Kel Carruthers was Roberts’ mechanic for many years, and recalls: “We built the bike for Kenny in my road race shop using one of our spare stock engines. The Indy Mile was the first time Kenny saw the bike. We broke the footrest in practice and we were fortunate in that he didn’t qualify to go direct to the main event. It gave me a chance to make some mods before the semi and again before the main event.”
Kenny Roberts easily recalls that first outing: “The first time I came out of Turn 4 on the first lap, I moved on the handlebars to get some grip and the thing jumped into the air. And I damn near looped it! I thought holy shit, this thing is going to hurt me if I don’t pay attention. From that point on I paid a little bit more attention.
“There was a kill button on the handlebar that killed one cylinder, but that didn’t work,” Kenny recalls, laughing. “Normally I would pull my hand off the damned thing before I should of, and that would just put 30 more horsepower into it! So it would just whip sideways. Sometimes I’d use it and sometimes I wouldn’t, it didn’t really help that much. The TZ750 just wanted to spin the wheels as soon as you opened the throttle, so whether you had two cylinders or four cylinders, when you start opening the throttle it’s still going to spin.
“The problem was the Harleys were doing about 30mph less – one time I went into Turn 1 and Gary Scott and Mert Lawwill were racing each other and luckily Mert went to the outside. Had Mert stayed where he was at when I pitched it in, I would have took him out! And of course myself. I actually split both of them going sideways about 30mph quicker. That was the downside of the whole thing, if somebody was in the way you weren’t going to miss them.”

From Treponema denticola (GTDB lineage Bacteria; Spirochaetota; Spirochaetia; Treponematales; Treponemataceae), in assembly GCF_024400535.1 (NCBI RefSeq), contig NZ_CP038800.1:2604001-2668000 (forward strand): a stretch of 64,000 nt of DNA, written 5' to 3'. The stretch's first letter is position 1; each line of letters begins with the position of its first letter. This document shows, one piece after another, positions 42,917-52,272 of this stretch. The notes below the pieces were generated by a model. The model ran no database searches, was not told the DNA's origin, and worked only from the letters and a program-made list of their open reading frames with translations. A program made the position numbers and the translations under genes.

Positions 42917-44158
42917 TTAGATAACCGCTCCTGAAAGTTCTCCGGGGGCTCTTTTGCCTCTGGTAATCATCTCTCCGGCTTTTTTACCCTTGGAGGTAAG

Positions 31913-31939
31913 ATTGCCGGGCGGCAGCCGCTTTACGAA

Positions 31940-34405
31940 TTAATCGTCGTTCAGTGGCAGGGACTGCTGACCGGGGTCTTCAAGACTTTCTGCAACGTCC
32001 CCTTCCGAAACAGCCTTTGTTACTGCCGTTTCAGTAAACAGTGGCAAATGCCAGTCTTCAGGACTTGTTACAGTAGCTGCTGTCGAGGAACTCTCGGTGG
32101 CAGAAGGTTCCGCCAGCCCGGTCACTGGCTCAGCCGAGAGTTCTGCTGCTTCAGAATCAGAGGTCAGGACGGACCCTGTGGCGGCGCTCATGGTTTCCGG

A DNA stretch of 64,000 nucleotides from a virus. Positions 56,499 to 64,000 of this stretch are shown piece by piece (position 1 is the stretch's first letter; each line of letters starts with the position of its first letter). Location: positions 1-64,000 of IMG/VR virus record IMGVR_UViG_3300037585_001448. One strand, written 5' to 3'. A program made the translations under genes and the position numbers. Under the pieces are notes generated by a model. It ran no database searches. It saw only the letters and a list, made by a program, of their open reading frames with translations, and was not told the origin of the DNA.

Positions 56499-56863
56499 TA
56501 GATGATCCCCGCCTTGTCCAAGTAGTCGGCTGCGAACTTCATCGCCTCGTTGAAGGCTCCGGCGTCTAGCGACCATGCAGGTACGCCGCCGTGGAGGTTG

KR won the first of the two semis and qualified for the final after learning not to hold it in one gear like the other TZ750 riders. “I ran fourth or fifth gear. In the heat race I just ran fifth gear. I told Kel: ‘If I shifted it, it would grip, it would be a little hard to get it going but when I shifted it, it would pause enough to give me some grip. So I tried that in the semi, and I won that semi, it put me last on the second row on the line. That is where I started.”
In the final, Roberts came from dead last to make third position exiting the last corner, with Harley-Davidson riders Corky Keener and Jay Springsteen ahead. “It was on the amount of grip, and you couldn’t follow a Harley in the middle of a corner because it spun too much. So it was high, wide and handsome the whole night, and as soon as I got a berm built up next to the hay bales I started passing everybody. Until then I would pass them and they’d pass me back the next corner, so then I’d pass them on the next straight. By the time I got to the mid-pack I’d started to build a berm. It was clear on the outside because nobody but me was riding there, and that’s how I was able to start passing people, and better people.”
Roberts’ experience paid dividends by the final turn, when his off-line style had him placed right where he could get traction on the screaming two-stroke, which propelled the Californian past both Harley riders to take the chequered flag by inches.
“I thought I got third,” Roberts admits. “For some reason – it must have been the guy from upstairs – I had a great hook-up. I don’t know how as the tyre was half there, it had chunked most of it off. Luckily it didn’t go flat. I had hay bale wire on it from tapping the hay bales, so I came off that corner and I thought ‘Man, I’m going to get third.’ Then I grabbed a gear, fifth, and went ‘Wow, shit I’m going to get second!’ I damned near hit Springsteen, I came on him so fast I swerved. Then I thought ‘there’s the start/finish line’ and I won!